In a potential blow to the way ride apps operate in southeast Asia’s biggest market, the Indonesian government has said that all online ride services including Grab and Go-Jek must register as transportation companies to ensure that they adhere to the rules and requirements of public transport providers.
The move will see the government go back on its previous policy issued in 2016 which required ride-hailing apps to work in partnership with a rental car cooperative or a company.
This means that, once the rule takes effect, ride-hailing app firms will be directly responsible for its drivers.
The latest decision forms part of the proposed Transport Minister Regulation No. 108/2017 on non-route public transportation, according to Transport Minister Budi Karya Sumadi.
“The (ride-hailing) applications (companies) are also to be transport companies so that there is good control. We will discuss this with the (ride-hailing) applications (companies),” Sumadi said, as quoted in the ministry website.
The decision comes after a meeting between Sumadi, presidential chief of staff Moeldoko and Information and Communications Minister Rudiantara and Manpower Minister Hanif Dhakiri last week.
According to Moeldoko, once they officially become transportation companies, ride-hailing players like Go-Jek and Grab would need to be directly responsible for its drivers and not have cooperatives or companies as intermediaries.
“We have agreed that the applications will be transport service companies as well as application (company). So the line will be from the driver straight to the application (companies),” he said.
Ride-hailing companies refer to their drivers as ‘partners’. The regulatory revision may change this and force the companies to treat drivers as employees, like other transport providers do.
Despite facilitating transport services for passengers, Go-Jek and Grab are currently classed as technology companies, which means they do not have to follow the rules and regulations imposed on transport providers.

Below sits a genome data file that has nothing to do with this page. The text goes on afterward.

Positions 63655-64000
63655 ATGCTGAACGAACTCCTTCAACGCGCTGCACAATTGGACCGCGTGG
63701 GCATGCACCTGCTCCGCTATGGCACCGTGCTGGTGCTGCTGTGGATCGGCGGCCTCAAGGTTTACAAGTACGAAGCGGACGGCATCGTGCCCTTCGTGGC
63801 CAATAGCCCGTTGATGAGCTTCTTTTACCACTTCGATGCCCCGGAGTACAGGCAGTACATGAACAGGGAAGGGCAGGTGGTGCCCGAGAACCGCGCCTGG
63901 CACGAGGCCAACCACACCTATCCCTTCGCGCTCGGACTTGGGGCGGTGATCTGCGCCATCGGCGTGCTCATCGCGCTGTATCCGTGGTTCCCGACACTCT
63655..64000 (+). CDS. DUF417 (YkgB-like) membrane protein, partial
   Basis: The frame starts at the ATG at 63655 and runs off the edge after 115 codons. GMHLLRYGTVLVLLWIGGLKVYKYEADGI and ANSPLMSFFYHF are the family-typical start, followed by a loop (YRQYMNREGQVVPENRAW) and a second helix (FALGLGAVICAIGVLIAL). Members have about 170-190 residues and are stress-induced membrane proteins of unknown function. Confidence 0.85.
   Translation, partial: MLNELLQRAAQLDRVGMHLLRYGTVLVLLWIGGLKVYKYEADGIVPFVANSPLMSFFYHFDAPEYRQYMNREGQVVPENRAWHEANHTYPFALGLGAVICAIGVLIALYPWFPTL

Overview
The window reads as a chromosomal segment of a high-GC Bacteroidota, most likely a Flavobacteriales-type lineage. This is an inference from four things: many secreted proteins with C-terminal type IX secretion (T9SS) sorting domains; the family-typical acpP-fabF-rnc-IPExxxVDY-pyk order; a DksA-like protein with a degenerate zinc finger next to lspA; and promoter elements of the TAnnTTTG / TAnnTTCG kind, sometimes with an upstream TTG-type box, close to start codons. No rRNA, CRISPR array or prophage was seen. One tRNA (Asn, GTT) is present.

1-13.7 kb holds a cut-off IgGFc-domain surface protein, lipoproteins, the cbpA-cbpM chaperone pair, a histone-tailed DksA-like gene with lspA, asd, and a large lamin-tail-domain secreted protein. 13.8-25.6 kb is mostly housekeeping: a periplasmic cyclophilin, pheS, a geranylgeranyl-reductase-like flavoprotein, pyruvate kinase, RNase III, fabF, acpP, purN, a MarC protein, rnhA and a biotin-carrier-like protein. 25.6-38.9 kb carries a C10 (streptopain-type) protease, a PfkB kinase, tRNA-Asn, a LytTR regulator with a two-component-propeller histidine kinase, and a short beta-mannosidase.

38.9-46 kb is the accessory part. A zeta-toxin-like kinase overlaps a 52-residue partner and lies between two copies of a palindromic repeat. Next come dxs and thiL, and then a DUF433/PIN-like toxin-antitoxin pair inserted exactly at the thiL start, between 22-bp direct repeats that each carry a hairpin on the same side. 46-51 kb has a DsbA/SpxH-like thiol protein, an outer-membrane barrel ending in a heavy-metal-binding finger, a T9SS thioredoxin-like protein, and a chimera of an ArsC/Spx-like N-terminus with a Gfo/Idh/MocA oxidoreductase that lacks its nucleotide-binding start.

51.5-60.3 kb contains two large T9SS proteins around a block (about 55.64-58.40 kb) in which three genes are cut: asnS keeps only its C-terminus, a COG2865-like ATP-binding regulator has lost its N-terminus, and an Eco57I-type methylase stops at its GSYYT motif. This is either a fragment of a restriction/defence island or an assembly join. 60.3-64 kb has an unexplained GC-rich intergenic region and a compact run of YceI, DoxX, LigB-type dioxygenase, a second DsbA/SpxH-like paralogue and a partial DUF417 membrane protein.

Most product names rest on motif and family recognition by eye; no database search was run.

The issue of the legality of ride-hailing services is a long-standing one in Indonesia. In 2015, following complaints from conventional public transportation operators, the Transportation Ministry banned all ride-haling apps in the country arguing that they do not fulfill the requirements for being public transport service.
However, the ban was revoked a day later after a public outcry and subsequent criticism by President Jokowi who said that the ride-hailing firms fulfilled public demand created by a lack of reliable public transportation.
There have since been calls for ride-hailing companies to register as transportation companies but all have maintained that they are technology companies and do not run a transportation business.
The decision by the Indonesian government comes four months after the European Court of Justice ruled that Uber should be regulated as a transportation company, and not a tech firm. The case against Uber was brought by professional taxi drivers in Spain who argued that the startup had an unfair advantage because drivers on its UberPop service didn’t have the taxi licences required by the city of Barcelona.
The ruling comes as a huge blow to ride-hailing services and may prompt governments across the world to review how it regulates such companies.